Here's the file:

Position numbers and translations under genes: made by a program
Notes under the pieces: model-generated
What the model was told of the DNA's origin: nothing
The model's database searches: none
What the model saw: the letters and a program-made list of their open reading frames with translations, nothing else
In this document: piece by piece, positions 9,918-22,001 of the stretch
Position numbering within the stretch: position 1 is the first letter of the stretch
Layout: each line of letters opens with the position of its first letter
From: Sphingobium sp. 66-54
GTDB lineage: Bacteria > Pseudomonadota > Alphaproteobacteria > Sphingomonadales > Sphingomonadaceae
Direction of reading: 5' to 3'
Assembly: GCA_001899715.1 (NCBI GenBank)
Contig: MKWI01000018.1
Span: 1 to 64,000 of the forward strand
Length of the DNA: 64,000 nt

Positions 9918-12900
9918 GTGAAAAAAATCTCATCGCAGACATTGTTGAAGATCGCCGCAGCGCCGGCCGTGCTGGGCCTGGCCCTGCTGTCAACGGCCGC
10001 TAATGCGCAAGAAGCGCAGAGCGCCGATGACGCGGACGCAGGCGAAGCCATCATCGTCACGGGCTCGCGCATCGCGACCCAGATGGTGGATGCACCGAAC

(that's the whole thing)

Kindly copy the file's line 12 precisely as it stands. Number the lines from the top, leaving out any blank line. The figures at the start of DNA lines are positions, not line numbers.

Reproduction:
Assembly: GCA_001899715.1 (NCBI GenBank)